Haven't got a great deal done in the last 2 weeks. Been sick with the flu and then had my brother staying last weekend.
Anyway things are progressing with the battery tray/box as you will see below.
After cutting the hole, I wrapped the wooden mockup of the battery with Duct tape and made it slightly bigger all round first with a layer of cardboard. This is to allow for the layers of carbon on the inside and for some foam that I will use to make the battery sit firmly in place and not be subject to vibration.
I used 4 layers of Carbon on the outside.
Once that was done I roughed up the surrounding area on the inside and put another 2 layers of Carbon on there. Overlapping and increasing the strength.
This may sound like overkill but the 7kg battery will weight as much as 42kg when pulling 6g.
I'm going for a double redundancy with the securing of it too.
Next job is to make a cover (again out of Carbon) that will be bolted through the cell on its flanges (4 bolts.)
Then I will put a securing strap over made out of nylon webbing as a backup.
As you can see below the Flap drive box needs the wire extending to reach the cockpit control. The wire that would do that is not included in the kit. It's easy enough to do with some butt splices.
I've also started working on the elevator push rod guides.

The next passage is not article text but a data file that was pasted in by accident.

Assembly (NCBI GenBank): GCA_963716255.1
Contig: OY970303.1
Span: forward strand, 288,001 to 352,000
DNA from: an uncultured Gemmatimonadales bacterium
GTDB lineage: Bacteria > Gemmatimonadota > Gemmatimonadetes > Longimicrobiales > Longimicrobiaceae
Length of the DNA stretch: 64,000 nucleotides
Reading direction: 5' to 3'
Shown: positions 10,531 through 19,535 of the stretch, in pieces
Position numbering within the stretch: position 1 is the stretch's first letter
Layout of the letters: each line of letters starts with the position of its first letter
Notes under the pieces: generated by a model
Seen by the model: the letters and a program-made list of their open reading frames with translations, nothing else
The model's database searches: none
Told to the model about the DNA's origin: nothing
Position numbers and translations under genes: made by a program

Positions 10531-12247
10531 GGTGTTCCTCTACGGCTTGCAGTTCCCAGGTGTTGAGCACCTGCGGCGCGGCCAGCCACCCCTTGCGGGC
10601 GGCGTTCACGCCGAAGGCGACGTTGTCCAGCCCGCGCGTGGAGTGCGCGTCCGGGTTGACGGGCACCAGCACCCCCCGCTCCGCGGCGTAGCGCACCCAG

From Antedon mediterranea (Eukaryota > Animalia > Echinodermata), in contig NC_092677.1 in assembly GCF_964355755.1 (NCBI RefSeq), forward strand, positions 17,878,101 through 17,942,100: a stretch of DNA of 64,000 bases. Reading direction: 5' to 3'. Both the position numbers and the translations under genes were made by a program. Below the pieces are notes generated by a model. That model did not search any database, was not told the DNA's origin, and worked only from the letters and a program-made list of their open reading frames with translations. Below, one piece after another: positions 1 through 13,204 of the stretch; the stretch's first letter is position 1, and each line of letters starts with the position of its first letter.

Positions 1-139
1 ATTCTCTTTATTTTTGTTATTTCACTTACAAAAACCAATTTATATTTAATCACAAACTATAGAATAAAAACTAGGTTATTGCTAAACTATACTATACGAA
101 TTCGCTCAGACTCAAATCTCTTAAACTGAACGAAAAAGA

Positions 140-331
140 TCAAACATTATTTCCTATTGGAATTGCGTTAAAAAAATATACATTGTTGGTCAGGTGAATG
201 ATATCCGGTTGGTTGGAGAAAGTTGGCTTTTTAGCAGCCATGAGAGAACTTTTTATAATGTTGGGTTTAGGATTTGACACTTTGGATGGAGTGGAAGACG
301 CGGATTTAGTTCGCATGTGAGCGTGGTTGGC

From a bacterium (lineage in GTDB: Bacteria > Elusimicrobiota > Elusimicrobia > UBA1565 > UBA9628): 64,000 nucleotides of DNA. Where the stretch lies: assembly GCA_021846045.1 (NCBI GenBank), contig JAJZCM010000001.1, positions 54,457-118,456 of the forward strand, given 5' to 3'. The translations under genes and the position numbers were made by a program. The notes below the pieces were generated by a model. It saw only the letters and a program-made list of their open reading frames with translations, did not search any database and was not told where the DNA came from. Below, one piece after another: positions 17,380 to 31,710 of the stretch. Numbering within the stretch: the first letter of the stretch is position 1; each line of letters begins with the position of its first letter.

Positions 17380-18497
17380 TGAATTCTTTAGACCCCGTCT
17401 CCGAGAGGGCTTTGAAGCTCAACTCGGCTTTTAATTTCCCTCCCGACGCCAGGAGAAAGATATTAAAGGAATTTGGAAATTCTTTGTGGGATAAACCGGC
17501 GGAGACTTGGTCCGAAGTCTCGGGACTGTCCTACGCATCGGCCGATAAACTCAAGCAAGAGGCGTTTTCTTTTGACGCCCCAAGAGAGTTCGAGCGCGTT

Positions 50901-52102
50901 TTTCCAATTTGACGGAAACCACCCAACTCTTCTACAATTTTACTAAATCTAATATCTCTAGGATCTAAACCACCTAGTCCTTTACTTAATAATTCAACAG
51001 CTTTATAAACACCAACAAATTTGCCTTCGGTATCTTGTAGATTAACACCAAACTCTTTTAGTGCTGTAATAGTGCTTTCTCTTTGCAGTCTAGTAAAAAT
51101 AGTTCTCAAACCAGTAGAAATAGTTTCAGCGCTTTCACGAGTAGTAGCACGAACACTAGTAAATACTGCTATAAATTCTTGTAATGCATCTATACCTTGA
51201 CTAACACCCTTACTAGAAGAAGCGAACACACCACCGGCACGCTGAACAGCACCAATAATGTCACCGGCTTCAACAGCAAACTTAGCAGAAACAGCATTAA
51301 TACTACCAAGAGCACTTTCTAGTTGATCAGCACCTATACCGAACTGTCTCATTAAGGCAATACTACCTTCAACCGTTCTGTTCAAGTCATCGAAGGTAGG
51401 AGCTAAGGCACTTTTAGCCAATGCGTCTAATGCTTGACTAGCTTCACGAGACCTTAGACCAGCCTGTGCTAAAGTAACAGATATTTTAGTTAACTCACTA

These will be mounted in the bottom of the safety cell. Pete is going to lend me a mould for the rear one as the safety cell is not perpendicular to the base at the end. As you can see the nylon bearings would rub against the carbon bracket they are mounted on - so I Dremeled out grooves for them to run in.
Finally the last photo shows the Confor foam I bought which will be stitched into the bottom part of the seat cover.
It is the best way of protecting your spine in an accident. Unlike a car an accident in a plane will often result in the main force being downwards and it is your spine that suffers. Belts are really only good for resisting horizontal force. And negative g :)
A bit pricey as I went for the Duo version with two grades of foam - £67. But well worth it for the safety and comfort factor.
The memory foam in it should make long flights in the Twister more comfortable.
|Battery will sit like this - under baggage shelf|
|Grinding out grooves for the nylon rollers in the elevator guides|
|They rotate freely now|
|Extending the flap drive wires|
|Battery mock up in place - ready for lay up|
|Weighing down the fuselage lower to make sure the battery box fits.|
|All done on the underside with 4 layers of Carbon|
|Inside roughed up ready for 2 more layers of Carbon|
|Confor foam Duo|